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People born the year that GM pulled the plug on Oldsmobile will turn 18 in 2022. That means they grew to legal voting age having never seen a new car from Lansing. They might vaguely remember seeing a new Pontiac, as that brand’s demise came about after GM’s bankruptcy, bailout, and subsequent restructuring around 2009. Perhaps these hypothetical 18-year-olds might aspire to buy the new Buick Electra electric vehicle that Flint unveiled in September—if it ever progresses from a bold-looking concept car into production. Also, as long as they grew up in China, where the concept was shown and where this new Buick EV is slated to be built and sold.

Times have most definitely changed for Buick, Oldsmobile, and Pontiac but one thing hasn’t—the popularity of the cars those storied marques produced from the prewar era through the 21st century. The B-O-P issue of HMN is one of our most popular, both with readers and with sponsors. It’s for good reason: GM’s middle three divisions produced some of the most innovative, exciting, reliable, luxurious, sporty, etc. vehicles in history and they remain popular with old-car buffs today.

Recently we polled the HMN staff to find out what B-O-P vehicles intrigue them the most and why. Some of the results were surprising and clearly there was a dearth of 1950s- and 1980s-era vehicles that we’ll need to address in a future issue. Here for your perusal are the results.

1922 OLDSMOBILE 43A

Oldsmobile already had decades of production on the road when the 1920s dawned, and the division continued to innovate. Three model lines were available for 1922: the Model M43A “Four,” which relied upon a 224-cu.in. inline-four; the Model 47 “Smaller Eight” that used a 233-cu.in. V-8; and the Model 46 “Larger Eight,” which sported a 246-cu.in. V-8. The M43A sold best, representing 14,839 of the 22,758 Oldsmobiles built that year. Sending its 40 hp to the wheels via a torque tube, the four-cylinder was an advanced design that included three main bearings, a two-stage carburetor, and overhead valves, the latter disappearing after 1923 and not returning until Olds debuted the 1949 Rocket V-8. The entry-level model came as a Roadster, Coupe, Sedan, or Tourer; it was much pricier than the contemporary mass-produced Ford Model T, the range of $1,195 to $1,795 being roughly equivalent to $19,510-$29,310 in today’s dollars. Marque enthusiasts covet surviving examples.— Mark J. McCourt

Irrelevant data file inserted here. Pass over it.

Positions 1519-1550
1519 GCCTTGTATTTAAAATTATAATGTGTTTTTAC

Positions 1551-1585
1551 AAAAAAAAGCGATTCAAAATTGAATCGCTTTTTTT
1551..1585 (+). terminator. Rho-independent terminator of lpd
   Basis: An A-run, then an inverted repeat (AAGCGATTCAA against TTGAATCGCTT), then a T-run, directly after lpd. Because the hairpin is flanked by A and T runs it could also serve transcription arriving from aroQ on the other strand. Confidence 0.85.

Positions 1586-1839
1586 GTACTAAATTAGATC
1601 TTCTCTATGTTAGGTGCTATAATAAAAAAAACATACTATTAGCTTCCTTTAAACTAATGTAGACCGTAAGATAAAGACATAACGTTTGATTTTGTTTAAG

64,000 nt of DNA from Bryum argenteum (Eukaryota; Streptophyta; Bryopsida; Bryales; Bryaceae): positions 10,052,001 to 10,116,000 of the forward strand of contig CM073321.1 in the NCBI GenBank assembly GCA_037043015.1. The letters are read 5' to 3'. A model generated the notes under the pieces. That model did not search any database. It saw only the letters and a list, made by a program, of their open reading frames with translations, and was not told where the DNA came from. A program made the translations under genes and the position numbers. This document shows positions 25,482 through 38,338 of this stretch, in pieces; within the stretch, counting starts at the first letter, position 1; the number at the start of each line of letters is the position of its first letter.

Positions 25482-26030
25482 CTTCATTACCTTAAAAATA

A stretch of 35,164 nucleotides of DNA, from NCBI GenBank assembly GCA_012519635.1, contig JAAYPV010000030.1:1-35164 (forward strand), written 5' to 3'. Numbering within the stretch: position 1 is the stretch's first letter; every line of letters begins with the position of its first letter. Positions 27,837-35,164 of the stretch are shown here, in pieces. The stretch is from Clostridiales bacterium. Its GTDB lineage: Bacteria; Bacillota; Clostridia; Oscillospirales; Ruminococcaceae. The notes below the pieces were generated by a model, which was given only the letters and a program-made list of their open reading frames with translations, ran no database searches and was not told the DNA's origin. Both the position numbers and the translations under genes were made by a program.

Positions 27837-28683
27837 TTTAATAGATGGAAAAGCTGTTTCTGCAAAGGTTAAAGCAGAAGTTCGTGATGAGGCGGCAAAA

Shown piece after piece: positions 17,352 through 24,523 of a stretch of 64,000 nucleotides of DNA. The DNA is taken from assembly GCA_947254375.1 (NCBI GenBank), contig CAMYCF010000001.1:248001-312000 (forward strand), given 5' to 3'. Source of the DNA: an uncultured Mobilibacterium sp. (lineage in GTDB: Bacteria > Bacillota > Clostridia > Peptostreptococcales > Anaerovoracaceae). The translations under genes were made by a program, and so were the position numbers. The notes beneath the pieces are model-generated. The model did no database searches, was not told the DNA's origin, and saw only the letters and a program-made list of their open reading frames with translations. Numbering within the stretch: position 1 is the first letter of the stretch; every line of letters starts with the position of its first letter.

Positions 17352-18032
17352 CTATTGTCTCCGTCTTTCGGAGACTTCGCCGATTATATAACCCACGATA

1926 BUICK STANDARD

Buick was a star of the middle-price market in the 1920s. In fact, it held third place overall in the industry four times in the 1919-’29 period, an era in which Ford was virtually unchallenged and where Chevrolet never wavered from the number-two spot. Model year 1926 was the peak of this period: Flint cranked out 266,753 units, of which 40,113 were $1,195 Standard two-door sedans like the car illustrated, making it the third-most-popular iteration of the third-most-popular car of 1926. Even a Standard was demonstrably better than a $645 Chevrolet Superior or a $580 Ford Model T, while the $1,395 Master was better yet. The Standard chassis had a 114.5-inch wheelbase, while the Master was 5.5 to 13.5 inches longer. Both cars used six-cylinders, with the Standard receiving a 60-hp, 207-cu.in. engine and the Master boasting 75 hp from 274 cu.in.— David Conwill

1932 PONTIAC MODEL 302

Established as a part of GM’s “companion makes” program in the 1920s, Pontiac proved so popular that not only did it long outlive the other companions (La Salle, Marquette, and Viking), but when its own parent faltered in the early years of the Great Depression, Pontiac absorbed it into its operations. The Model 302 was the former Oakland chassis, wearing an enlarged version of the Pontiac Six bodywork. The Model 302 also bore the 1930-vintage Oakland V-8, an 85-hp, 251-cu.in. flathead with a flat-plane crank—which caused considerable vibration but was easier to manufacture with the industrial tech of the time. The next year, the V-8, with its complicated mounts and vibration compensator, would be replaced by the first example of the long-running Pontiac straight-eight family, a 77-hp, 223-cu.in. unit, in a chassis derived from Chevrolet designs—a longstanding part of Pontiac’s formula.— David Conwill

1941 PONTIAC CUSTOM TORPEDO